Earlier in the race it was about delegates. Currently the Clinton campaign stresses the popular vote. At one time Hillary even jokingly suggested gong by bowling scores. Although the Clinton campaign changes the metric by which they claim Clinton should get the nomination there’s one measure which they won’t be using for now–endorsements from their fellow Senators. The endorsement today by New Mexico Senator Jeff Bingaman now gives Obama the lead (14 to 13) over Clinton.  In endorsing Obama Bingaman wrote:

Our nation faces a daunting number of critical challenges: reasserting America’s leadership in the world, meeting our needs for energy independence, addressing global warming, making healthcare accessible and affordable, positioning our economy to effectively compete globally, and extricating ourselves from the war in Iraq, to name a few.

To make progress, we must rise above the partisanship and the issues that divide us to find common ground. We must move the country in a dramatically new direction.

I strongly believe Barack Obama is best positioned to lead the nation in that new direction.

The race for Senate endorsements will continue as eighteen Senators still have not made an endorsement. The endorsements to date are under the fold.

(more…)

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Prostitution Sting Demonstrates Midwest Thrift And Police Skills

The husband of one my Senators here in Michigan was caught in a prostitution sting:

The co-founder and former CEO of the liberal-progressive Democracy Radio and husband of U.S. Senator Debbie Stabenow was caught in February by a Troy police sting aimed at catching prostitutes, according to a police report.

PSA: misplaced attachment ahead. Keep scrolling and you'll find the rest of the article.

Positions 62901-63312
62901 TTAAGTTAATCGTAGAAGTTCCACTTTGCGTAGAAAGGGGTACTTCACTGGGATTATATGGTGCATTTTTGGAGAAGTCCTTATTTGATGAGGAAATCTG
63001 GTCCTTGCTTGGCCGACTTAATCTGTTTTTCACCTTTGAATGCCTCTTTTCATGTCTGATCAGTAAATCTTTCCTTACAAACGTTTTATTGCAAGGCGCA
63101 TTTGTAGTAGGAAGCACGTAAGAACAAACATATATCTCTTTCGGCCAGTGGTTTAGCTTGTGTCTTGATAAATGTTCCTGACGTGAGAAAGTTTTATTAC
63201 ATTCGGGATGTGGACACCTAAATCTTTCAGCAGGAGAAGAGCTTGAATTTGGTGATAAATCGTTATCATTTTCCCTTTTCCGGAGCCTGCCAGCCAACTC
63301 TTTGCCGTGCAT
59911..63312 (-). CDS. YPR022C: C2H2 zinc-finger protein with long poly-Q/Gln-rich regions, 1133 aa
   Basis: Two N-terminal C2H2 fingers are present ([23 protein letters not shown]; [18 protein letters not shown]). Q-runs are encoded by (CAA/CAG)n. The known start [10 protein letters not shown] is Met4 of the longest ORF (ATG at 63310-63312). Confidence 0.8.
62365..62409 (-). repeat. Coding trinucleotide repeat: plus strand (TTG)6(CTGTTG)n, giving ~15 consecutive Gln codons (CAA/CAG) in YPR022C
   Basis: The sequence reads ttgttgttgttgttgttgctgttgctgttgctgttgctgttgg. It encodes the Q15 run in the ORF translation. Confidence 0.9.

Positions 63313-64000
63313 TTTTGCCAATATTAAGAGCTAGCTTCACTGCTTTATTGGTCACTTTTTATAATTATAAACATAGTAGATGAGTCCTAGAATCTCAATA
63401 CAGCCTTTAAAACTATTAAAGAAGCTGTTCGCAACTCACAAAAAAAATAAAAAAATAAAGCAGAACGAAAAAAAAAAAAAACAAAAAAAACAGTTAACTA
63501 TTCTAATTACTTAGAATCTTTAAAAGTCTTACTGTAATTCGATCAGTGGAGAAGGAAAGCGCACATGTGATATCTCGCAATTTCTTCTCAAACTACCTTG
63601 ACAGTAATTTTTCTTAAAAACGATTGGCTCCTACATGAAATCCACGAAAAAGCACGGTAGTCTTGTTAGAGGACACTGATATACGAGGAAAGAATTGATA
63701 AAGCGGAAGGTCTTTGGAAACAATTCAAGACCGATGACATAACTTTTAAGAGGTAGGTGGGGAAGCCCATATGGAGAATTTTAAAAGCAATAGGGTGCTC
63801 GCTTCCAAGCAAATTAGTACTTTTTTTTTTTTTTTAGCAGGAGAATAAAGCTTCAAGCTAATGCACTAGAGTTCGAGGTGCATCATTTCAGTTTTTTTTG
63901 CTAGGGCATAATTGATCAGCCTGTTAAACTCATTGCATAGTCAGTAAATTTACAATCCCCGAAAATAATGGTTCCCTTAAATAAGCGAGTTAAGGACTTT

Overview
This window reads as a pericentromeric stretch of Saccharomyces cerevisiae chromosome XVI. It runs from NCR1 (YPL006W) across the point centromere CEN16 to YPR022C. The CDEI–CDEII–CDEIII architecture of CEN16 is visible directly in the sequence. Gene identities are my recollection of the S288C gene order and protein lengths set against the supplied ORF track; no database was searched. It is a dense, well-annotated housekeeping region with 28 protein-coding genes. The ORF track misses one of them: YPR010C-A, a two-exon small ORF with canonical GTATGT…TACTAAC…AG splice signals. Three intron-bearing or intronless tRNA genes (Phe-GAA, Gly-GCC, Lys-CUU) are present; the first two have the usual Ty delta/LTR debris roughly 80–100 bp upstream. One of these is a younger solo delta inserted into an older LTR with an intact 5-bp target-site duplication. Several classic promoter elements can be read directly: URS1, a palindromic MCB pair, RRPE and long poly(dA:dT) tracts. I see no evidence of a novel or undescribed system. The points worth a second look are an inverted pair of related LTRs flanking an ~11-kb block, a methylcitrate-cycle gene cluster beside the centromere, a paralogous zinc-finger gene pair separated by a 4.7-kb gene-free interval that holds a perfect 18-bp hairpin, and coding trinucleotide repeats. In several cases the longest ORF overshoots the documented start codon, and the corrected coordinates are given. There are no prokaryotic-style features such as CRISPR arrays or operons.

Thomas L. Athans was stopped Feb. 26 by undercover officers investigating a possible prostitution ring in a room at the Residence Inn near Big Beaver and Interstate 75. Athans paid a 20-year-old prostitute $150 for sex in a Troy hotel but was not arrested, according to police reports obtained through a Freedom of Information Act request by The Detroit News.

On the positive side, this shows how thrifty we are here in the midwest. Senator Stabenow’s husband paid $150. Compare that to Elliot Spitzer paying over $4000.

On the negative side, I can’t help but recall that a few years ago I was unable to get the suite I usually stay in at Grand Hotel on Mackinac Island and found that Senator Stabenow (and presumably her husband) were staying in the room. (I might have to pick up some Retcon from Torchwood before the next time I stay in the suite to get rid of this memory.)

We also learn about how the police are able to crack these prostitution cases. Lt. Gerard Scherlinck provides an example of our police at work:

Troy’s police spotted an advertisement online at www.backpage.com which read “a young blond hottie here for your total enjoyment” in Troy under the name “Kasey.” The posting had rates for 15 minutes ($100) and by the half hour ($160) and hour ($225).

“Those are all red flags for prostitution,” Scherlinck said.